David Korten writes on similar concepts and approaches in his book, The Great Turning: From Empire to Earth Community (neighborhoods).

 

So do theologian Walter Brueggemann and Asset Based Community Development catalysts and practitioners Peter Block and John McKnight.

 
So, what are communities to do? What are some starting points toward building a new, generative economy? Different names are used by various practitioners and authors to describe it, but they essentially point to local, Asset Based Community Development practices by which locals take the lead to recognize their community assets, organize them into sustainable community-enhancing plans, projects and businesses and retain local control of the economic and social outcomes. Finally, Yes Magazine’s Sarah van Gelder suggests there are at least thirty one ways to re-build local economies.

 
When it comes to local living economies; place, its people, its resources, and its power matter.

Fare well, Communities

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A CCDA Café (Christian Community Development Association meeting) took place on June 29, 2011 in Richmond, Virginia. I participated in this wonderfully diverse group of people that came together from around the city for one purpose: to work collaboratively for the well-being (shalom) of Metro Richmond. From across our variations in faith perspectives, congregations, neighborhoods, political points of view, gender, employment, ethnicities, and educational backgrounds, we came together in unity for the common good of our communities.

 I was in Washington D.C. on June 16, 2011 with a group of interfaith clergy leaders that gathered from across the United States to advocate in the U.S. Congress and the White House for something that has not been done in 46 years: a complete evaluation of the entire U.S. criminal justice system that will include recommendations for improvement of this costly, vastly complex, and extensively broken system. We were and are advocating for the National Criminal Justice Commission Act of 2011 (S.306) – NCJCA. From across our differences in geographies, faith traditions, gender, ethnicities, and educational backgrounds, we came together for a unified moral purpose: to voice our support and advocacy for justice and mercy via the National Criminal Justice Reform Commission Act.  

We all have some stories to share about our various communities working and advocating for the co-creation of common good; however, especially in America today, the win-lose battles being fought in the states and at the federal level threaten to severely cripple and perhaps to destroy the common good and the good will extended to America. The congressional volleys appear more like bullying tactics than civil discourse and mutual agreement for the good of “all”. Clearly, the legion gridlocked battles are primarily the result of unilateral “power-over” politics rather than attempts to achieve policies roted in “shared power”. I believe that our nation’s Founders would be outraged at the current state of bickering, divisiveness, and power-wielding bullying that result in disunity, inequity, anger, fear and ever-deepening isolationism and classism. It is not the kind of community – not the kind of “United States” – that I believe the Founders had in mind.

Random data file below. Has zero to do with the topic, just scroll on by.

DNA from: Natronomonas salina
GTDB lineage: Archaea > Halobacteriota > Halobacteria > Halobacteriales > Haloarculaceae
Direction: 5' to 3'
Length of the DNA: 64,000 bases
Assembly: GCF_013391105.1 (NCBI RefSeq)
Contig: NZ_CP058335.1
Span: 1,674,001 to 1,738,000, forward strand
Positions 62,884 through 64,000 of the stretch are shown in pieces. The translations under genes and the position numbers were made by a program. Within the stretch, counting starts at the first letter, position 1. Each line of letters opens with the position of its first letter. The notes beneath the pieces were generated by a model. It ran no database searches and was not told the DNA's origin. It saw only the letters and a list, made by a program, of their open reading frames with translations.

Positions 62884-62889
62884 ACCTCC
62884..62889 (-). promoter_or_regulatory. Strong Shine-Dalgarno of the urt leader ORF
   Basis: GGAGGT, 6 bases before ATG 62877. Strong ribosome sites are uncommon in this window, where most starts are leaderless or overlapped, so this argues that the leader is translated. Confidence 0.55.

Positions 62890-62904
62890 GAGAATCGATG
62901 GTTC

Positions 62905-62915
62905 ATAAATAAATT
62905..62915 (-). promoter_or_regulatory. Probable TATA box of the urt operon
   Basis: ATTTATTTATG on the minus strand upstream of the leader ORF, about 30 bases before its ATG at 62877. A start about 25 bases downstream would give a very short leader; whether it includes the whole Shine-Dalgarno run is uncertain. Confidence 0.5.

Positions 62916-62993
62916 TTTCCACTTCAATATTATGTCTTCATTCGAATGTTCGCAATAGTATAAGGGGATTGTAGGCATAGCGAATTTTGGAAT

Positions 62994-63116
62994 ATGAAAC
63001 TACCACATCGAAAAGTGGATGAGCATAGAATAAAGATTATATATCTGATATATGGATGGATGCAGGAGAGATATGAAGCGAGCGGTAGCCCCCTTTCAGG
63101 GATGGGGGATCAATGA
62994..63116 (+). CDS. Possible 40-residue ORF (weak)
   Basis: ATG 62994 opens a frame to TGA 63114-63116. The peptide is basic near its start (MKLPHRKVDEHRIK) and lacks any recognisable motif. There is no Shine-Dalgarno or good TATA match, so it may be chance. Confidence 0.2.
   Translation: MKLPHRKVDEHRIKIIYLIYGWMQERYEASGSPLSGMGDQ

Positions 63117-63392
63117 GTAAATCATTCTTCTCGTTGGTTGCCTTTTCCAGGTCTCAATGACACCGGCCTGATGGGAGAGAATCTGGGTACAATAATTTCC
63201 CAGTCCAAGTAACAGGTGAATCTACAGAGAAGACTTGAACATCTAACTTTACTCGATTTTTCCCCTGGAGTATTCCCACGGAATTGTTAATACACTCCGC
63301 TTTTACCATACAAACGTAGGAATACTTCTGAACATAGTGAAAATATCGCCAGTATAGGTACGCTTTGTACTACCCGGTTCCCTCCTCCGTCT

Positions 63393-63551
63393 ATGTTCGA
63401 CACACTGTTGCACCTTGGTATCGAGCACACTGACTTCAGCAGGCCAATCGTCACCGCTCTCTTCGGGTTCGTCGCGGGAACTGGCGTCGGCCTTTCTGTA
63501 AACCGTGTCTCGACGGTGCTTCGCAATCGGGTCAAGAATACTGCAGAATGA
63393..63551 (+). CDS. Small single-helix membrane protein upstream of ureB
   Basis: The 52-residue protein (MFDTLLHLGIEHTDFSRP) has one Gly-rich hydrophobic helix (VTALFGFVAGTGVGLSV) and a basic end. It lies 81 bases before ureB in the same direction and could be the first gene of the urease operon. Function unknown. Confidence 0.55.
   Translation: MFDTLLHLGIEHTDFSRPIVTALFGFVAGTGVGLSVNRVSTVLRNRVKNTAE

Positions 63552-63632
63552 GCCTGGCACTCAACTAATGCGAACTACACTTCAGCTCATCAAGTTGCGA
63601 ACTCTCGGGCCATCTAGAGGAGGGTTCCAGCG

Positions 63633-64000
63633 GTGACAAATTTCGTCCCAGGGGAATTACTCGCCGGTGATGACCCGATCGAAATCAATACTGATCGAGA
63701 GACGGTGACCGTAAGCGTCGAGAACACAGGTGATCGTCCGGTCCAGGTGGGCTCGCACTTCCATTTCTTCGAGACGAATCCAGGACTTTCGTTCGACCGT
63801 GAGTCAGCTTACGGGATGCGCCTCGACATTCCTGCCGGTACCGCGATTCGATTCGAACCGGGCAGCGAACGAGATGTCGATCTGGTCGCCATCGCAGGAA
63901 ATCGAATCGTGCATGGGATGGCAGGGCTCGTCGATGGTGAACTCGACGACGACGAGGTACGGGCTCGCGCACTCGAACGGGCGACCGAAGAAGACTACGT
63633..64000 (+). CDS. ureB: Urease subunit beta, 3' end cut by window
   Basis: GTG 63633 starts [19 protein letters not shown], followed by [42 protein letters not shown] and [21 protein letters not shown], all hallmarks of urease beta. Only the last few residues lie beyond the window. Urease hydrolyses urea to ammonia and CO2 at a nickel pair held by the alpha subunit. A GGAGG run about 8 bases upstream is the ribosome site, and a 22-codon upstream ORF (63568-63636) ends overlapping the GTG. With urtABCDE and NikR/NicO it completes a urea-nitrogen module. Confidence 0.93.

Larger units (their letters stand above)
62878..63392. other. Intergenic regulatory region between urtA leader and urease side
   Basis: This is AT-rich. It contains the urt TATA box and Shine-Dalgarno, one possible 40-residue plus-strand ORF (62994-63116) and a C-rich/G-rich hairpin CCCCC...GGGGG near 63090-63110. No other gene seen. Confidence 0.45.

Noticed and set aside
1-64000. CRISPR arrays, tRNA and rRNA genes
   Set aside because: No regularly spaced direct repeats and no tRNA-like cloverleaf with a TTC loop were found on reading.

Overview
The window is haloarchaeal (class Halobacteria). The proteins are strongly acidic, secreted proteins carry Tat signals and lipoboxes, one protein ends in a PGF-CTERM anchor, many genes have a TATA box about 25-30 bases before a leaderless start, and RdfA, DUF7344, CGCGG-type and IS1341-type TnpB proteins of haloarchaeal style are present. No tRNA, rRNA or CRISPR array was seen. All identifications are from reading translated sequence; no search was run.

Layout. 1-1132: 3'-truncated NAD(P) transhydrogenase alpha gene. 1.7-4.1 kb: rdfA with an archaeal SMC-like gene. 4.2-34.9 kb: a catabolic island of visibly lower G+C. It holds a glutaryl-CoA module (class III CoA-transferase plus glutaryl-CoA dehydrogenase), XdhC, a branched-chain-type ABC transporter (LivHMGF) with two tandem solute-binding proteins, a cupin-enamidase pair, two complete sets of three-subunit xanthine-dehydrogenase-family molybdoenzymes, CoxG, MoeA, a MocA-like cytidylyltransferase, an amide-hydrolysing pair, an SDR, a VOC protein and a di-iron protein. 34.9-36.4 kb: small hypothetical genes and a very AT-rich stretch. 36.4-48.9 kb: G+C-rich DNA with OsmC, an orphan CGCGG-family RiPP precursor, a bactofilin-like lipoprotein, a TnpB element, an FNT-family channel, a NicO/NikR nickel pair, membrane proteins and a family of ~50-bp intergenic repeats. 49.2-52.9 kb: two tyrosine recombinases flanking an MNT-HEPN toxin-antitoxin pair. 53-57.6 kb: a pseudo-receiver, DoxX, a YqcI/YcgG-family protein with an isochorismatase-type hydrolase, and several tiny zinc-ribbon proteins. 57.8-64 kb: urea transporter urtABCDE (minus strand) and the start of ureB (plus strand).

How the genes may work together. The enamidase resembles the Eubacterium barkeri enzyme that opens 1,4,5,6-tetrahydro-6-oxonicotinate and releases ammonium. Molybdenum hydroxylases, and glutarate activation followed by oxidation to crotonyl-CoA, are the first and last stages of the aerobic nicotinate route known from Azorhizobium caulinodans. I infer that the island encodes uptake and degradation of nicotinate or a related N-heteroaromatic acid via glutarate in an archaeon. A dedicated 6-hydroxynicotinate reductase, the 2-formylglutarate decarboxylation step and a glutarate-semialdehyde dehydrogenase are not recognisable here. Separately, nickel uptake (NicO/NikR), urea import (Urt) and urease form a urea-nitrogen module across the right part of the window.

In the Preamble to the U.S. Constitution appear these words:

 We the People of the United States, in Order to form a more perfect Union, establish Justice, insure domestic Tranquility, provide for the common defence, promote the general Welfare, and secure the Blessings of Liberty to ourselves and our Posterity, do ordain and establish this Constitution for the United States of America.

The word “Welfare” conveys the cognitive assent and practical actions necessary to “fare well” or to live in a state of well-being. Welfare is not a pejorative term even though it has been used to stereotype the poverty-stricken. Rather, welfare may be translated “well-being”. Furthermore, well being is a semantically accurate though incomplete translation of the community, individual and societal assent and acts of wholeness conveyed by the Hebrew word “shalom” (see Robert C. Linthicum on shalom). As evidenced in Hebrew Scriptures and the New Testament, mutual provision for the well being (shalom) of all – with special emphasis upon the poor – is essential to the life and sustained success of the entire society (Deuteronomy 15:7-11, Jeremiah 29:7, Proverbs 28:27, Acts 20:35, Matthew 5:7).  Why are we not endeavoring to achieve well-being for all?

 Why in the name of Economics are powerful policy-makers, organizations and institutions failing to see, hear and respond to the agonizing cries of the suffering masses who are jobless and underemployed; who are physically and spiritually hungry; who live in the woods because their homes have been foreclosed; who are imprisoned by a grossly engorged criminal justice system; who have lost faith, trust, and their investments in equity-producing systems and programs (Social Security, Medicare, Medicaid, etc) that were established by a past generation for future well-being?